#### Overview of this book

Most of us have heard about the term Machine Learning, but surprisingly the question frequently asked by developers across the globe is, “How do I get started in Machine Learning?”. One reason could be attributed to the vastness of the subject area because people often get overwhelmed by the abstractness of ML and terms such as regression, supervised learning, probability density function, and so on. This book is a systematic guide teaching you how to implement various Machine Learning techniques and their day-to-day application and development. You will start with the very basics of data and mathematical models in easy-to-follow language that you are familiar with; you will feel at home while implementing the examples. The book will introduce you to various libraries and frameworks used in the world of Machine Learning, and then, without wasting any time, you will get to the point and implement Regression, Clustering, classification, Neural networks, and more with fun examples. As you get to grips with the techniques, you’ll learn to implement those concepts to solve real-world scenarios for ML applications such as image analysis, Natural Language processing, and anomaly detections of time series data. By the end of the book, you will have learned various ML techniques to develop more efficient and intelligent applications.
Preface
Free Chapter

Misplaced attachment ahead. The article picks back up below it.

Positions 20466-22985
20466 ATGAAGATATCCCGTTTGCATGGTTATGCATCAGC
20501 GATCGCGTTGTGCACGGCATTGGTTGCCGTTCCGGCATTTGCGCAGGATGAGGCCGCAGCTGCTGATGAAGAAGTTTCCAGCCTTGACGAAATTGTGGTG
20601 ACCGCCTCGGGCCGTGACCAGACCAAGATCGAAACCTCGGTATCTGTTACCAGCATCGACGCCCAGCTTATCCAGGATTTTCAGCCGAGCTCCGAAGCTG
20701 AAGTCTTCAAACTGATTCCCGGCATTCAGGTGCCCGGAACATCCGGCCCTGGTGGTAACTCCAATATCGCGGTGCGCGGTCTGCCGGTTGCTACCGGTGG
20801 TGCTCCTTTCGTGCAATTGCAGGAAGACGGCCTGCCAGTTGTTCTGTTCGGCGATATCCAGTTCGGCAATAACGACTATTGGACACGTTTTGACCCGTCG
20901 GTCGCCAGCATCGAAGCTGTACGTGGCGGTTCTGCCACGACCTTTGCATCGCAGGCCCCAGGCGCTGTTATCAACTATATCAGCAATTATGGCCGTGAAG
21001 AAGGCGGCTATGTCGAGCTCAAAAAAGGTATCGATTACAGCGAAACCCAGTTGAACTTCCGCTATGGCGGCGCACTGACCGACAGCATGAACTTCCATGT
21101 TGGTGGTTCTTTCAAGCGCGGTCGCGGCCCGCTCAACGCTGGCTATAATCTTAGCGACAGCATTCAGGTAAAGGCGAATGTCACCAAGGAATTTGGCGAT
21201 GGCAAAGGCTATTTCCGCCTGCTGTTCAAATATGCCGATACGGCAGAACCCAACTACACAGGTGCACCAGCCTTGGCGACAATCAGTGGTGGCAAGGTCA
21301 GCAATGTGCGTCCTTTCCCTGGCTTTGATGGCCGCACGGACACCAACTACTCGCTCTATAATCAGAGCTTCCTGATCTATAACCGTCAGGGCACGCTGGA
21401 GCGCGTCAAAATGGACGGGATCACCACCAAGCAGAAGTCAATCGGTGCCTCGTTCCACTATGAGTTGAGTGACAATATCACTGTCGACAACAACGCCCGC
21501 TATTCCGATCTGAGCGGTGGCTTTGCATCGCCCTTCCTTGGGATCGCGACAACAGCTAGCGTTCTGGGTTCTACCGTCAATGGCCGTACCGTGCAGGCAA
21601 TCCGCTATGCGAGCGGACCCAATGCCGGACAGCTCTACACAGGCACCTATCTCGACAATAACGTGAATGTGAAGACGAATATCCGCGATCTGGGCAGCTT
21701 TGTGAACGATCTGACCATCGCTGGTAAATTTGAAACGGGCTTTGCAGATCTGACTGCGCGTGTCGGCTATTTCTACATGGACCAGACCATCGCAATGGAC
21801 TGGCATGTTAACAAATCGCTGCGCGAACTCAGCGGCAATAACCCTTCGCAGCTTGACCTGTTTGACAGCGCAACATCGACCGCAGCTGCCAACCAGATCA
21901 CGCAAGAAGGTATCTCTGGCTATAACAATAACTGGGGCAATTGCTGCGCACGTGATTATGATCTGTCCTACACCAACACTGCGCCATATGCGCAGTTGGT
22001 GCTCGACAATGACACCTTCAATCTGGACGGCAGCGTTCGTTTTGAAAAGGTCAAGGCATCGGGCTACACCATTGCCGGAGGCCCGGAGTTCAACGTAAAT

Introduction - Machine Learning and Statistical Science
The Learning Process
Clustering
Linear and Logistic Regression
Neural Networks
Convolutional Neural Networks
Recurrent Neural Networks
Recent Models and Developments
Software Installation and Configuration

# Linear regression

So, it's time to start with the simplest yet still very useful abstraction for our data–a linear regression function.

In linear regression, we try to find a linear equation that minimizes the distance between the data points and the modeled line. The model function takes the following form:

yi = ßxi +α+εi

Here, α is the intercept and ß is the slope of the modeled line. The variable x is normally called the independent variable, and y the dependent one, but it can also be called the regressor and the response variables.

The εi variable is a very interesting element, and it's the error or distance from the sample i to the regressed line.

Depiction of the components of a regression line, including the original elements, the estimated ones (in red), and the error (ε)

The set of all those distances, calculated...